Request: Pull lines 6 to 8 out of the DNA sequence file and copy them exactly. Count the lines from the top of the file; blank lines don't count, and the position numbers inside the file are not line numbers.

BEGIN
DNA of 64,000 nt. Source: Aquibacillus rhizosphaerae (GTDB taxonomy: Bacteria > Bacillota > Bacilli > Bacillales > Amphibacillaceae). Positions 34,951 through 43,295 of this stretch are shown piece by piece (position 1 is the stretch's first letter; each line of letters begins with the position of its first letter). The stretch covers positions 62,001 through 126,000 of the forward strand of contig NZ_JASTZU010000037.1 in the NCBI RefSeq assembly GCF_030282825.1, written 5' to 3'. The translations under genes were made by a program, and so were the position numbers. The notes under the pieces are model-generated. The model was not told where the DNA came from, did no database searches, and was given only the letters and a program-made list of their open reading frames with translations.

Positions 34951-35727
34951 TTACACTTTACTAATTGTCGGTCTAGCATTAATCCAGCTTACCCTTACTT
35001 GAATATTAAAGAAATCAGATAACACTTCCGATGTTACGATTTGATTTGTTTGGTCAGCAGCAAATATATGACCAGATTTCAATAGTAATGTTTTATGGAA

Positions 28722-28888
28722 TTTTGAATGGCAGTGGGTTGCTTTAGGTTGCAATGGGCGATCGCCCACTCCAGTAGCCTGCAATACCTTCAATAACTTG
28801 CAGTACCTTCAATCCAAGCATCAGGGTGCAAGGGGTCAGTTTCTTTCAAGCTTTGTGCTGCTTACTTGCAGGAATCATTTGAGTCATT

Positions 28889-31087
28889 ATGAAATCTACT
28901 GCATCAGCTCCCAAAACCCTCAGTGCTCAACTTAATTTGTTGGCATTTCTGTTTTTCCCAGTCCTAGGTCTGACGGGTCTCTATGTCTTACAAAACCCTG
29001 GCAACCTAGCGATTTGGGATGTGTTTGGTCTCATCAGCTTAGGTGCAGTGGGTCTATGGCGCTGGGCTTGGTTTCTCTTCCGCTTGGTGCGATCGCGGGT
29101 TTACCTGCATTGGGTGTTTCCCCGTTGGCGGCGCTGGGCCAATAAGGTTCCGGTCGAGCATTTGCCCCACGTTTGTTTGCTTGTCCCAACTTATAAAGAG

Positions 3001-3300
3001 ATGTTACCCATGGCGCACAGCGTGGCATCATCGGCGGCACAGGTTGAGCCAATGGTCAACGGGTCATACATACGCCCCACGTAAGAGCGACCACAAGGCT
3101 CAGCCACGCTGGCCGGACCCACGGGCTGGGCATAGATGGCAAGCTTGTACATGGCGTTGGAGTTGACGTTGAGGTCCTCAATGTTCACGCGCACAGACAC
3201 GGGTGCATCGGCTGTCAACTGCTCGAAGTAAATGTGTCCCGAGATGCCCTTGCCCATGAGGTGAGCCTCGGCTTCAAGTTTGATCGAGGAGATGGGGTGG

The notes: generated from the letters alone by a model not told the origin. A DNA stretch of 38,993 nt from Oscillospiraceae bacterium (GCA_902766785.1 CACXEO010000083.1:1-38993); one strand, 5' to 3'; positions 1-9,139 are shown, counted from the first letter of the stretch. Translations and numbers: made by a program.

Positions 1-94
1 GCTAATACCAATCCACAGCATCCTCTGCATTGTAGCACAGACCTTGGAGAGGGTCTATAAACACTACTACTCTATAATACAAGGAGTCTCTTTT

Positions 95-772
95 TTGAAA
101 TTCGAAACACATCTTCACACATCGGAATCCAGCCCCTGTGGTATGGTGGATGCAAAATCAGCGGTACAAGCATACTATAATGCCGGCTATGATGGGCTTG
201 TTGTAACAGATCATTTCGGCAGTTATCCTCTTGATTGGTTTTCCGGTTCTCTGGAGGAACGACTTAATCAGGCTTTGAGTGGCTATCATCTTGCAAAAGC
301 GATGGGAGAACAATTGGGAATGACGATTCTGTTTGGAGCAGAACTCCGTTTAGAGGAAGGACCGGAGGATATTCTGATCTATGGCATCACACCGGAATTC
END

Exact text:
28722 TTTTGAATGGCAGTGGGTTGCTTTAGGTTGCAATGGGCGATCGCCCACTCCAGTAGCCTGCAATACCTTCAATAACTTG
28801 CAGTACCTTCAATCCAAGCATCAGGGTGCAAGGGGTCAGTTTCTTTCAAGCTTTGTGCTGCTTACTTGCAGGAATCATTTGAGTCATT

Positions 28889-31087